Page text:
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India among fastest growing markets in alternative accommodations, says Booking.com

India among fastest growing markets in alternative accommodations, says Booking.com

Online travel platform Booking.com has said India has emerged as one among its top 20 fastest growing markets for alternative accommodations, which excludes hotels, resorts, etc. The Amsterdam-based company has more than 880,000 listings in India, of which about 140,000 are in ‘alternative accommodation’ – including homestays, apartments, villas, bed-and-breakfast, cabins, boats, and treehouses, etc. – among its 23 categories. Travel hubs such as Kerala, Karnataka, and Goa have the highest number of properties in this sector.

Booking.com claims to have 5.8 million listings in homes, apartments and other unique places of stay globally. About 20 percent of its revenue comes from alternative accommodations, and 40 percent of Booking.com’s active customer base has booked an alternative accommodation property in the past 12 months.

“Our investments in this space have resulted in an alternative accommodation business with meaningful size and scale that recorded $2.8 billion in revenue in 2018, representing approximately 20% of the company’s (Booking Holdings) overall revenue for the year. It also reached the important milestone of over $1 billion in revenues in Q3 2018 alone,” said Pepijn Rijvers, Senior Vice-President and Head of Accommodation at Booking.com.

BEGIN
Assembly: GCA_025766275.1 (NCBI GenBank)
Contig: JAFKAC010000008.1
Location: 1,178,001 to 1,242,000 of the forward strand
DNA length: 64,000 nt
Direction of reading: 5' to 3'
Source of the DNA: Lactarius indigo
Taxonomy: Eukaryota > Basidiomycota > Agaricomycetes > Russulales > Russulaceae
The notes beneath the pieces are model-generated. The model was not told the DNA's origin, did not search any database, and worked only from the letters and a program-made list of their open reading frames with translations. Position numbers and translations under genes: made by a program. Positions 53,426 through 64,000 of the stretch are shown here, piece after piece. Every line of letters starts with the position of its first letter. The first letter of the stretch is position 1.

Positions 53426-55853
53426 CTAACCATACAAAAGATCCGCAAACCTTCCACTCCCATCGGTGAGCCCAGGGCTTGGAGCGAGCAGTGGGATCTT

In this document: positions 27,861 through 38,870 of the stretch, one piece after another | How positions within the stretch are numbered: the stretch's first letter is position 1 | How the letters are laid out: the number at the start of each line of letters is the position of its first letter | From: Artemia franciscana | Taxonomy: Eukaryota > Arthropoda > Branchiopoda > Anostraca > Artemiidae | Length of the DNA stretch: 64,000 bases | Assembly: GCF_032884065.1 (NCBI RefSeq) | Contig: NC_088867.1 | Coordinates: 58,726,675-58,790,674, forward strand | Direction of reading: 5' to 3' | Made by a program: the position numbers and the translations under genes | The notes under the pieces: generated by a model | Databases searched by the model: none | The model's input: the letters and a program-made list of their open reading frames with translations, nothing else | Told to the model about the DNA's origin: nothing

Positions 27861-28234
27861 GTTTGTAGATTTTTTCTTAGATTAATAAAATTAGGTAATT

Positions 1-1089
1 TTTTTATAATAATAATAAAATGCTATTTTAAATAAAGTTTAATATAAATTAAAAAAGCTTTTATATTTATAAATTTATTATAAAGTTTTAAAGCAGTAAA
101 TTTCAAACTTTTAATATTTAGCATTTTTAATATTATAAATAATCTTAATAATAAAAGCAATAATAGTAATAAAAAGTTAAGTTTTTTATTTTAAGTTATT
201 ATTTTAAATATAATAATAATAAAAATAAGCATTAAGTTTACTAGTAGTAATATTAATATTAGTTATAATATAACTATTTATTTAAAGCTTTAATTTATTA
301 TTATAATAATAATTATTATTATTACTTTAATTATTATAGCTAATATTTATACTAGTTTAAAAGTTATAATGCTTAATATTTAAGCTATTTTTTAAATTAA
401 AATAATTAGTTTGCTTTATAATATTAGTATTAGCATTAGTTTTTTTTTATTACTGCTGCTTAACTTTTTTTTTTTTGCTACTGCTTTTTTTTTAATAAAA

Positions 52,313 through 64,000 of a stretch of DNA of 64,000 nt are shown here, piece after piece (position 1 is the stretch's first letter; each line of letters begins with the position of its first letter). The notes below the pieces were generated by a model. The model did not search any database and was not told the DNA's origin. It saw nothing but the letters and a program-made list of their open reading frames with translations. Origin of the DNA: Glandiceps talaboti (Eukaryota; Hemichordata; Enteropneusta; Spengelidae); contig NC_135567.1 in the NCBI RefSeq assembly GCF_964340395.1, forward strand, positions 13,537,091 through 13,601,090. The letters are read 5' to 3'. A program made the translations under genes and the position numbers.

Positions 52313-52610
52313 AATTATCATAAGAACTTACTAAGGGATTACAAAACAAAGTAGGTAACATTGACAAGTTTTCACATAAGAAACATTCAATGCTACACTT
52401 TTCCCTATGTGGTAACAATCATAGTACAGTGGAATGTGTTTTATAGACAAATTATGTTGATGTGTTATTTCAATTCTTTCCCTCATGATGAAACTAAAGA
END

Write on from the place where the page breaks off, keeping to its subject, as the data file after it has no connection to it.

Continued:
While speaking to Indian media delegates in Amsterdam, Rijvers said that 2017-18 saw a 68 percent increase in supply from India. According to him, the rise of disposable income among the Indian middle class is changing the attitude towards travel itself. He also revealed details about Booking.com’s India experience over the last one year, which writes testimony to his observation. (The 20-year-old company has more than 80 employees in India across four offices.)

Pepijn Rijvers, Senior Vice-President and Head of Accommodation at Booking.com

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Growing market in India

According to Booking.com’s findings, the most-visited cities by Indian travellers going abroad are Dubai, Bangkok, Singapore, London, and Kuala Lumpur. But 58 percent of Indian travellers prefer staycations (domestic travel/holiday experience with limited transit time), whereas globally it is 46 percent.

The top Indian cities visited by travellers in 2018 include New Delhi, Mumbai, Bengaluru, Chennai, and Hyderabad, the data showed. As per Booking.com’s statistics, the highest number of travellers to India are from the UK, France, the US, Germany, and the UAE. It says New Delhi, Mumbai, Jaipur, Chennai, and Bengaluru are the most popular cities in India among global travellers.

Also, globally, 33 percent of travellers choose eco-friendly accommodation, while 75 percent of Indian travellers prefer the same, according to Booking.com’s research data. The digital travel platform adds that 43 percent Indian travellers consider listing their homes on a travel site, whereas the global figure stands at 21 percent (among its customers).